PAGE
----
When it comes to smoke control, it’s self-evident that design-stage prevention is better than failure. Effective Smoke Control Testing and Commissioning is the cornerstone of life safety in construction, equipping M&E Engineers, Contractors, Smoke Control Installation firms and Property Management companies with the insight, evidence and analysis they need to maintain safe and compliant buildings.
Building critical smoke control considerations in to the end-to-end construction lifecycle
Smoke ventilation systems are literally a matter of life and death. This means that from design stage onwards, this critical component of construction is considered. Designers, specifiers and building owners need to consider the impact and effectiveness of smoke ventilation systems as early as possible in the construction process.
However, considering smoke ventilation at design stage may often be challenging, as despite due consideration to airflow on paper, the actual process of smoke shaft or pressurisation construction may compromise initial considerations of the design and require partial – or total – redesign to ensure that the final structure is safe.
Avoiding costly and dangerous oversights
Many project leaders working in construction may be under immense pressure to complete the commissioned structure within the time and budget specified by the client. As a result, there can be a number of final checks running concurrently, which may potentially compromise the safety of the smoke controls in place.
This is why the process of smoke control and commissioning needs to be an element of the construction process which runs alongside each stage of the construction process, to ensure that it is not undermined by compromised timescales prior to completion.
Acknowledging the time-critical nature of smoke control testing and commissioning
For example, smoke shaft systems require pressure testing on builders’ work prior to the shaft being installed, and ventilation equipment being commissioned. As a rule of thumb, maximum acceptable leakage is 3.8m3/h/m2 at 50Pa. This criteria ensures that the rate of extraction can be attained without fan oversizing. If this is conducted at the correct stage of the construction process, it allows significant contingency to amend issues with leakage and implement cost-effective and timely adjustment.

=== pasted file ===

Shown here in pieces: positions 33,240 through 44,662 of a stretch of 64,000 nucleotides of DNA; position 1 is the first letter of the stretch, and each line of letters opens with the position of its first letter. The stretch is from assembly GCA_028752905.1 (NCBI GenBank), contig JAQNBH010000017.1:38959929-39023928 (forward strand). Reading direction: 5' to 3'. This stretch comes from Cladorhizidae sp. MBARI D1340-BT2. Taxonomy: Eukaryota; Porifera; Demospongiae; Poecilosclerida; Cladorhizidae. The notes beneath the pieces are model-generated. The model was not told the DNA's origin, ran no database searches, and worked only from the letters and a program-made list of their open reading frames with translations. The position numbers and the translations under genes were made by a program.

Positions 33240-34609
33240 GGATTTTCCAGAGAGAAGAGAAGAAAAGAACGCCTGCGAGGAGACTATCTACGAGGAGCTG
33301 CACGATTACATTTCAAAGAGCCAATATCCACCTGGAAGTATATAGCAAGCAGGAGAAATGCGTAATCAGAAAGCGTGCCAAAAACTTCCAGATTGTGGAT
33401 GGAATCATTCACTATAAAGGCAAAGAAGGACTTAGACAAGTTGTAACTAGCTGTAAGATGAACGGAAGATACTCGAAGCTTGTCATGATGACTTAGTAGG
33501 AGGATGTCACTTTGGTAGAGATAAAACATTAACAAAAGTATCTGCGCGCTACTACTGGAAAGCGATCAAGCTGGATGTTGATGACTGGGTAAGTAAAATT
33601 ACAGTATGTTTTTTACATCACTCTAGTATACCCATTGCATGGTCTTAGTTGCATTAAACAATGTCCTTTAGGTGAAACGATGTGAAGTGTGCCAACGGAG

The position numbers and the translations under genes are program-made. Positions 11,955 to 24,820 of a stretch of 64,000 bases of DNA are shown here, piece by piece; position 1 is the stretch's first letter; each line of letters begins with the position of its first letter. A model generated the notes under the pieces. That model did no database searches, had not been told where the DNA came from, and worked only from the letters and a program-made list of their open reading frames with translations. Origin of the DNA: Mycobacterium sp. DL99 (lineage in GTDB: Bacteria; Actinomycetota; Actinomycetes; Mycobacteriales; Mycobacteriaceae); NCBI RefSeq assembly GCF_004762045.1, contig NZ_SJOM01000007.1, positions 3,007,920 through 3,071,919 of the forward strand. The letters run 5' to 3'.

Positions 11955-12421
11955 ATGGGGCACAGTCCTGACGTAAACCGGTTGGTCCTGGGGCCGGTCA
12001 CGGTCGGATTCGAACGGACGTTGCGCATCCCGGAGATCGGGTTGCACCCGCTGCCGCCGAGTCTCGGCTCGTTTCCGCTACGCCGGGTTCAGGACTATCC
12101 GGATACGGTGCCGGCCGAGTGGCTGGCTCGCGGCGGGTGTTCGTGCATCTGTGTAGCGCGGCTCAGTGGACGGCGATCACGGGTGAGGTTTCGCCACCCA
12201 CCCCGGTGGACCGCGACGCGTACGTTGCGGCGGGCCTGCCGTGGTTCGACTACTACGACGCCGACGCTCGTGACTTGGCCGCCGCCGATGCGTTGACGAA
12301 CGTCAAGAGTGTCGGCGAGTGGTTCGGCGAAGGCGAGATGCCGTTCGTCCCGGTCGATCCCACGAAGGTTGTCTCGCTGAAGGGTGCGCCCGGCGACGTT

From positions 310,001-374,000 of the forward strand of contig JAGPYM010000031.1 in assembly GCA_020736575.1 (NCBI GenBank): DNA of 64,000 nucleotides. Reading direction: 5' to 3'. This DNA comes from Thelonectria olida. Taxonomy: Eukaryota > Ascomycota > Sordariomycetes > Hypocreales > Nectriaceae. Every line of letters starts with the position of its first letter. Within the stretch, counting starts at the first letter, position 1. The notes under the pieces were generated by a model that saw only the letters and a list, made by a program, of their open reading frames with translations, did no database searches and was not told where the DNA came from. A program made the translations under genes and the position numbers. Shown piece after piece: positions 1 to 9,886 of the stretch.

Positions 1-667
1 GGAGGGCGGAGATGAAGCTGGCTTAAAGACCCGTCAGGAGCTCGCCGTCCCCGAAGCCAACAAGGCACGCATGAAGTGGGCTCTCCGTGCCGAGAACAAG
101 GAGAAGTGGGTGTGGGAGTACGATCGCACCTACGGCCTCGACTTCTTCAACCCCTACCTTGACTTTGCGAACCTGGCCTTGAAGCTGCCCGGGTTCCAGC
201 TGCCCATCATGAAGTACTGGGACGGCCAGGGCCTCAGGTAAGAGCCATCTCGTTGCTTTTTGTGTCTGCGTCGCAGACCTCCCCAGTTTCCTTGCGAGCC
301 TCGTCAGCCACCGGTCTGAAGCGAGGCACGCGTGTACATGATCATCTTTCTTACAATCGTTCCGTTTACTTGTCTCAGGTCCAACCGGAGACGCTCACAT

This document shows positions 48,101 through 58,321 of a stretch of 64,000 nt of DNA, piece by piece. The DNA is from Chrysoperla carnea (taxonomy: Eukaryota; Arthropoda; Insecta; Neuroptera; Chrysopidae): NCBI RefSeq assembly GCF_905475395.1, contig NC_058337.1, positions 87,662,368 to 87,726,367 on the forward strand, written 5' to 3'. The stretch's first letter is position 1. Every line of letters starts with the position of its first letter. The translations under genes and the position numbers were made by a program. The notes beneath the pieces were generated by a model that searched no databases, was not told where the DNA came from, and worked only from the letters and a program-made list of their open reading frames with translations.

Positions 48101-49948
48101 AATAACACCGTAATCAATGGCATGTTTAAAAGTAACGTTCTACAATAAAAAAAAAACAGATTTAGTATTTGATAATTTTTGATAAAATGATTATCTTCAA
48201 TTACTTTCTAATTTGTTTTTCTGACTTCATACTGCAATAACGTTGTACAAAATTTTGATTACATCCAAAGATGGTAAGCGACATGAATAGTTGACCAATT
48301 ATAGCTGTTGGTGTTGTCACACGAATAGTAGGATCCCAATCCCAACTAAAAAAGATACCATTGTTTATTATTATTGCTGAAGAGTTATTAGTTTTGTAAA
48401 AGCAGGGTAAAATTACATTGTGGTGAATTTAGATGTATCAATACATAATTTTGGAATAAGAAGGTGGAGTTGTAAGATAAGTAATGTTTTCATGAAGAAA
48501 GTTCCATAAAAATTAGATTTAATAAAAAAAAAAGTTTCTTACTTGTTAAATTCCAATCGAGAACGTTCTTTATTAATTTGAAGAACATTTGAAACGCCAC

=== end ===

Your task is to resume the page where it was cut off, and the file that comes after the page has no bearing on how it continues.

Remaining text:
Similarly, pressurisation systems may only be pressure tested post-installation, following core completion. This means that it is only at the commissioning stage that issues may be identified in terms of unacceptable leakage.
Optimising the process through quality controls
However, there are some quality control measures that can alleviate some of the margin for non-compliant testing. Monitoring build quality (such as eliminating gaps in mortar joints, ensuring continuous sealing and fully sealed penetrations) can significantly improve testing outcomes. Equally, enabling comprehensive commissioning at the conclusion of the project will enable contractors to test following adjustments to finishes and implementation of final fixtures, to ensure a compliant and accurate result.
Essentially, effective smoke control testing and commissioning can be achieved through positive project principles applied to each phase of construction – maximising safety, quality and compliance for every building.
If you would like additional guidance or tailored advice on how to streamline the process, we can help. Get in touch with us today to learn more about our services.